Remember when I said that I suspect that you might be suspicious of FIRE’s defense of “religious liberty” and “sanctity of conscience” because it’s frequently the language of social conservatives? I originally mistook FIRE as a conservative organization for this very reason. They frequently manifest as the language of draconian abortion restrictions, discrimination against LGBT folks, and “conscience clauses” which allow pharmacy techs to refuse to dispense birth control, so I understand the raised eyebrow.

They’re in fact highly non partisan and very sincere about that fact. While the organization does count conservatives as its members, FIRE’s President, Greg Lukianoff, is actually a liberal Democrat. The reason I bring this up is that while FIRE was not directly involved in Prof. Kipnis’ case, they have has come to the defense for the above mentioned rights of people from across the political spectrum on American universities. This is important because Prof. Kipnis’ ordeal is not simply a Left/Right issue.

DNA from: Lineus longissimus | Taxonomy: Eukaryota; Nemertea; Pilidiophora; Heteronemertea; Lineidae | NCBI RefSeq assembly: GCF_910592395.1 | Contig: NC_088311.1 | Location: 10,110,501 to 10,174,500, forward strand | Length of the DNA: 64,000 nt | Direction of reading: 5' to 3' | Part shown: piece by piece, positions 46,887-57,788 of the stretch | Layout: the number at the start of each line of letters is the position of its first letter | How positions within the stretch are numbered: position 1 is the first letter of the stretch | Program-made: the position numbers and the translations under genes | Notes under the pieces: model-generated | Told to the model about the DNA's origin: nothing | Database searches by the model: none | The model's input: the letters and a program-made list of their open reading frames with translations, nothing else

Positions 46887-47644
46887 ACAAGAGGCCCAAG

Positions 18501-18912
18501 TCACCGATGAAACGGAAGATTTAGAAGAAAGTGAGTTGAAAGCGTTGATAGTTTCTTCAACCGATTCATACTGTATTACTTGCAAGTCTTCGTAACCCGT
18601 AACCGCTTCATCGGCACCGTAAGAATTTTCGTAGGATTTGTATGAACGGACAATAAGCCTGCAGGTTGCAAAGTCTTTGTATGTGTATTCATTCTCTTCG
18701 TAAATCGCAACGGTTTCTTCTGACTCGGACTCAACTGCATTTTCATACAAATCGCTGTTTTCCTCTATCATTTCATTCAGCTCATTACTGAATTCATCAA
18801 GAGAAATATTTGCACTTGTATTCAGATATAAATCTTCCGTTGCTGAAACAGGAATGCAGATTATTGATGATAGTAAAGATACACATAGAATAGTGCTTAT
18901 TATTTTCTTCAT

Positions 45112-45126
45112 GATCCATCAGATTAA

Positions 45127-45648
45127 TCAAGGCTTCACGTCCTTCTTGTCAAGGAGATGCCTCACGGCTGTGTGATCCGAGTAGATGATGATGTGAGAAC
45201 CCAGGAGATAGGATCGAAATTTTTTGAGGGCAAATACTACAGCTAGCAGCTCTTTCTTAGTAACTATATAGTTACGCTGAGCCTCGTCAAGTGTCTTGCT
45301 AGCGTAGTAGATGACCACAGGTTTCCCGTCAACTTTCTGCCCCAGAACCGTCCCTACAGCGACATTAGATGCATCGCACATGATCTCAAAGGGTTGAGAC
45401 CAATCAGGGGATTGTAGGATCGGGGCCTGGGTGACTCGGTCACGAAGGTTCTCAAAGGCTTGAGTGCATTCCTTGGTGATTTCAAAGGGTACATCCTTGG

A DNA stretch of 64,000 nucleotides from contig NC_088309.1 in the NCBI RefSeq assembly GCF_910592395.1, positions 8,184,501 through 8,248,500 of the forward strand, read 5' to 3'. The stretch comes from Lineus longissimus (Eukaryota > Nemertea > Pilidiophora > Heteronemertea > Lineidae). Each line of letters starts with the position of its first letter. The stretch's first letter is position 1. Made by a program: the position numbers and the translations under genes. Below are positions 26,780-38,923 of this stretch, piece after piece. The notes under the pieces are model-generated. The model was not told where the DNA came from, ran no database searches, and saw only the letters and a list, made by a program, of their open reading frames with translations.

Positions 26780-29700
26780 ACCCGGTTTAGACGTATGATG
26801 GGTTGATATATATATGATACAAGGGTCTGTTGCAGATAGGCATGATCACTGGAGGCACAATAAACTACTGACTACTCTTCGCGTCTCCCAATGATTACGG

“Most academics I know — this includes feminists, progressives, minorities, and those who identify as gay or queer — now live in fear of some classroom incident spiraling into professional disaster. After the essay appeared, I was deluged with emails from professors applauding what I’d written because they were too frightened to say such things publicly themselves. My inbox became a clearinghouse for reports about student accusations and sensitivities, and the collective terror of sparking them, especially when it comes to the dreaded subject of trigger warnings, since pretty much anything might be a “trigger” to someone, given the new climate of emotional peril on campuses.” Says Kipnis in her article about her ordeal “My Title IX Inquisition”. Granted, this is in her own words, so take it with a grain of salt if you like.